I found out that my eardrum is slightly retracted. What should I do? A c-toma has not been found yet but I am very scared that I could have one that isn't visible or get one in the future do to the eardrum. I  had a ct scan that supposedly doesn't show anything. Can I rely on this as fact that there isn't one there? What can I do about my eardrum retracting to try and prevent a c-toma since I know that this is one of the causes? Please someone who has been thru this let me know what I can do. I am scared to death and I am so depressed. Please help me.

 27 
 on: November 15, 2013, 07:28:56 AM 
Started by Marie - Last post by Marie
I was reading somewhere online about a fairly new way of removing cholesteatoma where you can get your ear wet. Someone was telling the story about their son having this type of operation and they were glad  they opted for this. Can someone please tell me about this. I wish I could find it again and remember more. I need the information as I'm suspicious that I have a c-toma. I've had a ct scan that showed nothing but I just read a story about someone who had a ct that showed nothing as well. Is there anyone out there that can tell me how to go about getting a diagnosis or ruling this out? I have all the symptoms.

 28 
 on: November 14, 2013, 09:13:40 PM 
Started by Marie - Last post by Marie
Hi Steve,
             My ent told me there was nothing that he could do for me and referred me to some doctor that I can't see as I have no insurance and the first office visit is over $500. I am not joking about the amount. For one office visit. I have all of the symptoms of cholesteatoma except the drainage. It started for me with a sinus infection when about 8 days later I had an ear infection which I got antibiotics for right away. After taking those my ear wasn't right and I went to clinic and they said I had fluid in the ear. Went to an ent then he told me for two months to use flonase which didn't help any. Went to another ent who drained the fluid from my ear a couple months ago. My ear hasn't been the same since the infection. I have decreased hearing, I feel a vibration with air when I speak and I have pressure, pain, and popping. Also off balance and dizziness. The ent that doesn't want to see me anymore says eustachian tube dysfunction. Is it really? Why would I have this all of a sudden? I'm wondering why my ear wouldn't drain from the infection. Makes me wonder if something in there preventing it from. I am still having these symptoms and am scheduled to get a tube in the ear in a few hours. I am really scared about all of this. I have no one to talk to that will listen or understand. Would a tube help to prevent a cholesteatoma if I don't have one? Doesn't eustachian tube dysfunction cause one to have this?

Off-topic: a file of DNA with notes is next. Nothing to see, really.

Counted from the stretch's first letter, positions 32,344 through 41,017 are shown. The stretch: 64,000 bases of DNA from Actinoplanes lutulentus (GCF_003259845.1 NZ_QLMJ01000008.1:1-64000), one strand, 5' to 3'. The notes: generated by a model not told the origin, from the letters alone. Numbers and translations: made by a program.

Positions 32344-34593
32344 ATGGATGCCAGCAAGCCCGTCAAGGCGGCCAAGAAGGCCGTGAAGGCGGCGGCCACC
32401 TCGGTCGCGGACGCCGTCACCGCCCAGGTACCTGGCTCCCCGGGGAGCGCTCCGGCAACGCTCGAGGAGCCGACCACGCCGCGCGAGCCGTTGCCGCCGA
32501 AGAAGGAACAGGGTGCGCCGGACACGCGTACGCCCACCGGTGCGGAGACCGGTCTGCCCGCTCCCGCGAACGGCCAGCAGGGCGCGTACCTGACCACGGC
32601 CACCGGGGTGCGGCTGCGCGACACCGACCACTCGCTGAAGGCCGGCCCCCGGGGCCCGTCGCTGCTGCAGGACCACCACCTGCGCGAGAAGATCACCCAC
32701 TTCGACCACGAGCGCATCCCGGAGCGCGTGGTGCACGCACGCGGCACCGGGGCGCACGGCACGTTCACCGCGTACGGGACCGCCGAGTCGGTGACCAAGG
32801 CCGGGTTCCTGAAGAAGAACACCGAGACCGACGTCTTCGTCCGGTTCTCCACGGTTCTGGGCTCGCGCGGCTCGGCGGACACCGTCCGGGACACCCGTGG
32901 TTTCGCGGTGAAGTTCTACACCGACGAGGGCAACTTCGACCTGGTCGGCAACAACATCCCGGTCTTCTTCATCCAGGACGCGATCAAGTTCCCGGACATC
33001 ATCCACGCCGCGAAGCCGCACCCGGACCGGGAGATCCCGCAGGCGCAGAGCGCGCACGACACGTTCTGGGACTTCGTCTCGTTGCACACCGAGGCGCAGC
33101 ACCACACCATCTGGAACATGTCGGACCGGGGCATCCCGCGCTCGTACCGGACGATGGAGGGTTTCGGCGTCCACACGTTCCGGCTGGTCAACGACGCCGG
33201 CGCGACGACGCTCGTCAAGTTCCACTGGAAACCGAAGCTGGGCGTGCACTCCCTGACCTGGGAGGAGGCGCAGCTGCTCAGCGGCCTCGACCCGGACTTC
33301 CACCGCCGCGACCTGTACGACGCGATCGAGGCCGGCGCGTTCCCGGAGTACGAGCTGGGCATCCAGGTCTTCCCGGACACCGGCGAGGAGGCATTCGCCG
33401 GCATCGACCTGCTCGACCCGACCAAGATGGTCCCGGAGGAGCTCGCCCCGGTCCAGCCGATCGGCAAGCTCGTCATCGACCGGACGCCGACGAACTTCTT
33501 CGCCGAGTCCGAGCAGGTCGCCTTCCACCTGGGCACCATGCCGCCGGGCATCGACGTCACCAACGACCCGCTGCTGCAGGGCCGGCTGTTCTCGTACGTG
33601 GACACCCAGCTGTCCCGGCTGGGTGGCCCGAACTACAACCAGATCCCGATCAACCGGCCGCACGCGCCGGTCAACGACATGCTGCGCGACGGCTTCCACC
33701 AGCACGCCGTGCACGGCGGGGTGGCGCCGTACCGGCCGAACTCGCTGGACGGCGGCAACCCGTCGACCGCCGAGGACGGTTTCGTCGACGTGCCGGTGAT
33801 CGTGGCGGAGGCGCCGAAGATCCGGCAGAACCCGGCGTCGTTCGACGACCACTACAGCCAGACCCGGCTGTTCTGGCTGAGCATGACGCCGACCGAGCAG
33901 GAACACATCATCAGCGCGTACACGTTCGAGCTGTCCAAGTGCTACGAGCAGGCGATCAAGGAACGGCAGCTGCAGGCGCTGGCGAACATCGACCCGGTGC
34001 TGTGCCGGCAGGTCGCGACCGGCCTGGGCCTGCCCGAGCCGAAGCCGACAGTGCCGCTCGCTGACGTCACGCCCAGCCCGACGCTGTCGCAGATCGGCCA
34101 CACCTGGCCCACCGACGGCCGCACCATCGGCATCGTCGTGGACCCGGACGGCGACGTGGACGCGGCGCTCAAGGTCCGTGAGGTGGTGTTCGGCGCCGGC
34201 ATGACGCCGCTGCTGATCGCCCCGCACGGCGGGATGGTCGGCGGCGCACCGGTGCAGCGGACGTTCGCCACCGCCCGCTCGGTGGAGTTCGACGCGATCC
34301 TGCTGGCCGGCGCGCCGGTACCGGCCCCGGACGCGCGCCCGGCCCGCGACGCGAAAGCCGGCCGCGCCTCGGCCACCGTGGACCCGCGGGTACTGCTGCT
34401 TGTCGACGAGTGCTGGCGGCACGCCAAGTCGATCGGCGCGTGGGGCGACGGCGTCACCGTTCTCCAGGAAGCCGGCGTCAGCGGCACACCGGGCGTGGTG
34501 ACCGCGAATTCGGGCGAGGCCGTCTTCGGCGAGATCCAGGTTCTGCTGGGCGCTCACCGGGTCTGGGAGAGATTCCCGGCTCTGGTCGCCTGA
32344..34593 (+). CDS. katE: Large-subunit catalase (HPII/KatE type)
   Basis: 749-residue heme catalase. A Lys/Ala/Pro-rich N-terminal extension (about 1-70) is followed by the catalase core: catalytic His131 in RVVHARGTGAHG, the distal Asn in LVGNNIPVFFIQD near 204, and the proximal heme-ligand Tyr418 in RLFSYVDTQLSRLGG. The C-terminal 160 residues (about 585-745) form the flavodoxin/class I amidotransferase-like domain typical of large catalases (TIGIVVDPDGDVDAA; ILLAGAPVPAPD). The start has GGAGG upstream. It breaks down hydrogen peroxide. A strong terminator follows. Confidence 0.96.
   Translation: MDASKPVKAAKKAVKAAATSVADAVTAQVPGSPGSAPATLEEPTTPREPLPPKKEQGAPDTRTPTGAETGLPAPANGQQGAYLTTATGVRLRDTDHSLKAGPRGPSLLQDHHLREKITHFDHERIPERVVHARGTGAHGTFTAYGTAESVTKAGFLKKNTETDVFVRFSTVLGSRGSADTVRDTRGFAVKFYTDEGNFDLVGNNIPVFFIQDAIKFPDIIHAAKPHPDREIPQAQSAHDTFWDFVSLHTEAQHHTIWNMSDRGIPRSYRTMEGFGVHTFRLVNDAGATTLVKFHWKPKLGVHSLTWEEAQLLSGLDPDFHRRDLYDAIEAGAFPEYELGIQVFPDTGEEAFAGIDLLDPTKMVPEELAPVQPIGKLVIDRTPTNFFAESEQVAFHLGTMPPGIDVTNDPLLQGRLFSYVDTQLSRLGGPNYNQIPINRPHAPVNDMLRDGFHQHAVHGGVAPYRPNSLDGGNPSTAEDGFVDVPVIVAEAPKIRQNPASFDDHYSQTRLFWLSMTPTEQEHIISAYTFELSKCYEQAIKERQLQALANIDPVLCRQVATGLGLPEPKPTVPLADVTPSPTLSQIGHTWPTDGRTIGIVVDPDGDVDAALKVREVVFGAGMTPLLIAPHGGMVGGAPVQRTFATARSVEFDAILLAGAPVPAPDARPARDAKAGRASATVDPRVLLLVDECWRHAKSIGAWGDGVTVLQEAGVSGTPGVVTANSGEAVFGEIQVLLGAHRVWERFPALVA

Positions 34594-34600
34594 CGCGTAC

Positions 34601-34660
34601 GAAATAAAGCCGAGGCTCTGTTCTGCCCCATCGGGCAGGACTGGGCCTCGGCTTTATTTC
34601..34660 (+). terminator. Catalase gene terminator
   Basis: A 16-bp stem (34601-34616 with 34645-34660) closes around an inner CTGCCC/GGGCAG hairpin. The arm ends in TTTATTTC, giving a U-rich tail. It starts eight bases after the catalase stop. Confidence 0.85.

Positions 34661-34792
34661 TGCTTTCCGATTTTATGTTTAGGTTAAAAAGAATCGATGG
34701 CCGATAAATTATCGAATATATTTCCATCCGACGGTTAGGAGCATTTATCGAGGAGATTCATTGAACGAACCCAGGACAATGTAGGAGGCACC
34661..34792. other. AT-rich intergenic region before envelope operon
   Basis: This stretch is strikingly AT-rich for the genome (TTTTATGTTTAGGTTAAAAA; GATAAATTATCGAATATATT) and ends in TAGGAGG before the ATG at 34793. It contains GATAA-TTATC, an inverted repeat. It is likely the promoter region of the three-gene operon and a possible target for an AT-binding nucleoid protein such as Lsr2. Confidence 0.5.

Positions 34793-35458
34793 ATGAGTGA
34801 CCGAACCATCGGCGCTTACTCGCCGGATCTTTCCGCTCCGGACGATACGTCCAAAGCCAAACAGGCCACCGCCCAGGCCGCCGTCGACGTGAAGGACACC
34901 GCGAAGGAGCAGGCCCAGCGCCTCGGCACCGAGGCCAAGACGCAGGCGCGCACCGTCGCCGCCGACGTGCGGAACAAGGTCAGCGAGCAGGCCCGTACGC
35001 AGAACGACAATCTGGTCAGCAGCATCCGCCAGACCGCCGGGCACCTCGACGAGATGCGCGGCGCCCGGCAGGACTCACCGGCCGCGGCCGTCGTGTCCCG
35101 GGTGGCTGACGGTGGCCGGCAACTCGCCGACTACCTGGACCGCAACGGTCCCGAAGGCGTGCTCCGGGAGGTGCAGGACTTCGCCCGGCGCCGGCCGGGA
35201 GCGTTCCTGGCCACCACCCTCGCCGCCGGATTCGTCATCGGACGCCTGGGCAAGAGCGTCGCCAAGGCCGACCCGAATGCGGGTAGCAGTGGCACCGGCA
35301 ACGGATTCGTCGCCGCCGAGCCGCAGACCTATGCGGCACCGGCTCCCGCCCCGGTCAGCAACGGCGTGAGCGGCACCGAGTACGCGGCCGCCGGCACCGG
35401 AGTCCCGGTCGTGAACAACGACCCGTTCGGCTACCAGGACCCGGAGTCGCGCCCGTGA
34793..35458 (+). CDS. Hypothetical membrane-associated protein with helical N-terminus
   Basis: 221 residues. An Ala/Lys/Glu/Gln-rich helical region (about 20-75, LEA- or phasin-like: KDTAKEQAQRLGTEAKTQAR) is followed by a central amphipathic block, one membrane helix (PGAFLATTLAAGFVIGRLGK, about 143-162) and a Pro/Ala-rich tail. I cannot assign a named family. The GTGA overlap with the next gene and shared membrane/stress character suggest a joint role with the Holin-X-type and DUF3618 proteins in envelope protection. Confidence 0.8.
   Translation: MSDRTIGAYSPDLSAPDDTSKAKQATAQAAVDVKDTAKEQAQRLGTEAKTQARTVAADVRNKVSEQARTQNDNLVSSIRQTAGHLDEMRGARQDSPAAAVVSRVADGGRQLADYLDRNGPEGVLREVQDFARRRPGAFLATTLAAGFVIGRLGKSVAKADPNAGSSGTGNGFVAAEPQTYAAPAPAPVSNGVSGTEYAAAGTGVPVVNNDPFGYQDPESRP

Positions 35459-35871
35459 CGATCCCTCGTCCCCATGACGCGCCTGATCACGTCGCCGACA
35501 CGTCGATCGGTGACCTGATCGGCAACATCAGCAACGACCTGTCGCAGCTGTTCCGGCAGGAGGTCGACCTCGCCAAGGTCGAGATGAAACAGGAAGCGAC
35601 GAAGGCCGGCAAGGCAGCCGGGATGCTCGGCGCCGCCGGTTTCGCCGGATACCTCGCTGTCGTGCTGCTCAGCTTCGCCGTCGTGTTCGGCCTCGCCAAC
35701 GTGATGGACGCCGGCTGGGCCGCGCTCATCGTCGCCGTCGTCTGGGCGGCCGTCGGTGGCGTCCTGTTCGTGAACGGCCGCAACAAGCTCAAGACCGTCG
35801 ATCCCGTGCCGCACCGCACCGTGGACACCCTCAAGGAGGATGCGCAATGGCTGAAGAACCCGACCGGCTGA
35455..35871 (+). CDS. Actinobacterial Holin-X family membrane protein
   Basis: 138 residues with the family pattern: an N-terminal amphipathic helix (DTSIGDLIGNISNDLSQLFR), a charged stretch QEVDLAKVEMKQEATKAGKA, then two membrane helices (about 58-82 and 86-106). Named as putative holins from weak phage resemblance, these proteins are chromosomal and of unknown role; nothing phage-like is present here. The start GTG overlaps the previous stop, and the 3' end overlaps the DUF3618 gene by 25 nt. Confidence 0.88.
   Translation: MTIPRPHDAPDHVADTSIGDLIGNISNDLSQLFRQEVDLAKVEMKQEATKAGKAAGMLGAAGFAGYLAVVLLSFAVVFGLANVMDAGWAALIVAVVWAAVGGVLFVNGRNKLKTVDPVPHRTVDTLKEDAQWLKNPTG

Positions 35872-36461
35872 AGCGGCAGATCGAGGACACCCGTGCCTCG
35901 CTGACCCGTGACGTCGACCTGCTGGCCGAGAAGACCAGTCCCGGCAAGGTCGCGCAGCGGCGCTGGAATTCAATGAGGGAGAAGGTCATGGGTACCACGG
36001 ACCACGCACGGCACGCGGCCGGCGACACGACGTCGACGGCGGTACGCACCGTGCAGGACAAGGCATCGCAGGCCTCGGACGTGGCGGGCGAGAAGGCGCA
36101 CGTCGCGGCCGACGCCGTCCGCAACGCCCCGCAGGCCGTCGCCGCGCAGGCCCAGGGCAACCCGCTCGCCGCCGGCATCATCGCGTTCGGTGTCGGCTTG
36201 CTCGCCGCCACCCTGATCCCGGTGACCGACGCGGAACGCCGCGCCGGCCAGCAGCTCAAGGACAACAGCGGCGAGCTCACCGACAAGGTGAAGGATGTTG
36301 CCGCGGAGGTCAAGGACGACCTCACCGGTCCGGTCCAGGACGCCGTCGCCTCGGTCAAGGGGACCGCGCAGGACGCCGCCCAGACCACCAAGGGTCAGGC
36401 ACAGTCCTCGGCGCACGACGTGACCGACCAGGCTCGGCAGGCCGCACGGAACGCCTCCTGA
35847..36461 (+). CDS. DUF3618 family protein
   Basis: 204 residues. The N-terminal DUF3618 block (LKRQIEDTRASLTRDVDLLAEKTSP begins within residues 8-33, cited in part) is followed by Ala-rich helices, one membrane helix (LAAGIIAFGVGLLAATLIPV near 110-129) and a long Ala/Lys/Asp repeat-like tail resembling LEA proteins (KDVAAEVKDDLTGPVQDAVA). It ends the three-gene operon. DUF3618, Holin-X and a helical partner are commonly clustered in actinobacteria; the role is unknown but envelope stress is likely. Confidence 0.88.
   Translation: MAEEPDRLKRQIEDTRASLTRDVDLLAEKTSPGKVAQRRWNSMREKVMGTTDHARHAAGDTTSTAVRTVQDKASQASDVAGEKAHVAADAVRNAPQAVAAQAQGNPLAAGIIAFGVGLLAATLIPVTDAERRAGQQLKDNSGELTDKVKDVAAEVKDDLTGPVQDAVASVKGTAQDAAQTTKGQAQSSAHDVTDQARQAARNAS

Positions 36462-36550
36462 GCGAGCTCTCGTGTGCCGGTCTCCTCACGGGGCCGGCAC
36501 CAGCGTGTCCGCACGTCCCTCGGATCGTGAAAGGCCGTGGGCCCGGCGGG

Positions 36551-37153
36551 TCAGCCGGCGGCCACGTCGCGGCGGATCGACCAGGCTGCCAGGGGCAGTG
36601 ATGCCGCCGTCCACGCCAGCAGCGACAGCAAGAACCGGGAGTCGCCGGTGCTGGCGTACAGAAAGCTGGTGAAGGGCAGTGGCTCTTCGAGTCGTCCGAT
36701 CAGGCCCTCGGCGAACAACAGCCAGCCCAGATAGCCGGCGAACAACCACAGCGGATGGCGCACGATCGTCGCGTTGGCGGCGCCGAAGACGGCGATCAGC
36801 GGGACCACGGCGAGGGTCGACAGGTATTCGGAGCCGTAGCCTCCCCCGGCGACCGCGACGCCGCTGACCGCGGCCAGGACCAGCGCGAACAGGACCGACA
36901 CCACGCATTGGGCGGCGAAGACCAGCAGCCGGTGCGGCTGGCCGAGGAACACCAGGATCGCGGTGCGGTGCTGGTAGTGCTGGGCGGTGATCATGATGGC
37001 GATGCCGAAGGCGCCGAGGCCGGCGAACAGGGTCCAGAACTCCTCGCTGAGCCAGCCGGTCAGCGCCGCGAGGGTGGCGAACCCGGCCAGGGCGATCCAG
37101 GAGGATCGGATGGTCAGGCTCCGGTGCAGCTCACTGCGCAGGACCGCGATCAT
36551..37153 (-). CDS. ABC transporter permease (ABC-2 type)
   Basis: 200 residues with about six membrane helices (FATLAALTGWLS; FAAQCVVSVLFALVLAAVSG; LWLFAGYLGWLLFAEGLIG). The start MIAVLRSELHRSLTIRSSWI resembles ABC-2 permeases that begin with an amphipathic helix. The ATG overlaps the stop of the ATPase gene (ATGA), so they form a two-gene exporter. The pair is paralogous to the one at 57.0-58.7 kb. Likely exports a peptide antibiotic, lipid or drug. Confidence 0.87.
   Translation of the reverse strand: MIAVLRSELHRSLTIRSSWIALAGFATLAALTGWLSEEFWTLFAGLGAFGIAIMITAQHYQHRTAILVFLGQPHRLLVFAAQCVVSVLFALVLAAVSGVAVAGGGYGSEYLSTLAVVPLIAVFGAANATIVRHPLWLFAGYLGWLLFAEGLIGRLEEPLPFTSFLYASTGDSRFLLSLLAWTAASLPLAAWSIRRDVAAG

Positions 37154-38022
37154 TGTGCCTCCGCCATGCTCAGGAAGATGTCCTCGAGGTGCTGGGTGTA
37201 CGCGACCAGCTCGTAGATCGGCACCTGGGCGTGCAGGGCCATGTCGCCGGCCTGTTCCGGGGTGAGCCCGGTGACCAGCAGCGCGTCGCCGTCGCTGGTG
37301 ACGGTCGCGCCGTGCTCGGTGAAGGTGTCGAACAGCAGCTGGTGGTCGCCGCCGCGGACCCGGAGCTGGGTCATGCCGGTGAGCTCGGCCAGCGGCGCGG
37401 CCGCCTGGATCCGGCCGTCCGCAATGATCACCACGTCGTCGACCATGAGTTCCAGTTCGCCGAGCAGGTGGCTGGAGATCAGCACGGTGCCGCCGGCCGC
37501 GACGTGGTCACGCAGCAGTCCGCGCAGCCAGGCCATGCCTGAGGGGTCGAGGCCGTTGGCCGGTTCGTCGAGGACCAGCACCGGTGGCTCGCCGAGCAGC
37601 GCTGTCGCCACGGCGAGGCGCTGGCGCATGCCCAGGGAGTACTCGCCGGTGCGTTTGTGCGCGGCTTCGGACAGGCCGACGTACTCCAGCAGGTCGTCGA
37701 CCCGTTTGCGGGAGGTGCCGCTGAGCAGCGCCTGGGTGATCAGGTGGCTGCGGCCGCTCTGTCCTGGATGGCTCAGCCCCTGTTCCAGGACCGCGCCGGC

29 
 on: November 14, 2013, 08:29:52 AM 
Started by Wayne2011 - Last post by Lillian
Hello,I had my surgery in the same hospital in Shanghai.

 30 
 on: November 06, 2013, 07:20:27 AM 
Started by Marie - Last post by steve
Hi Marie,
Cholesteatomas can take years to form.  They usually form when there is a vacuum behind the ear drum which pulls it back and causes a sack to form at the top on the other side.  After I had my first one removed (age 30) and my ear drum rebuilt - my specialist could gradually see my ear drum being sucked back (over years) by looking down my ear canal.  It took nearly 10 years for a second one to form.  He did think at one time about putting a grommet (hole) to prevent a vacuum but that never seemed to happen.
My original symptoms when I first had one were 1. loss of hearing (no pain) for about 1 month, 2. then stabbing pain (lasted about a week), 3. constant aching pain (like toothache), 4. then increasing dizziness (felt like I'd been drinking).  When the dizziness became so bad I admitted myself to hospital and a CT scan showed the cholesteatoma.  I've known people that have had similar symptoms but over several years rather than months.
My hospital didn't use an MRI originally as it couldn't see something as small as a newly formed Cholesteatoma.  It has recently just upgraded its MRI so it can now see one.
Another symptom is you tend to get big smelly ear discharges if one's formed.
As the cholesteatoma forms on the other side of the ear drum the specialist may not be able to see it by looking down the ear canal.  In my case it did make a small hole at the top of my ear drum which was spotted by my specialist.
I'm sure you will be okay - the main thing is that you are being monitored by your specialist.
Take care! - Steve (UK).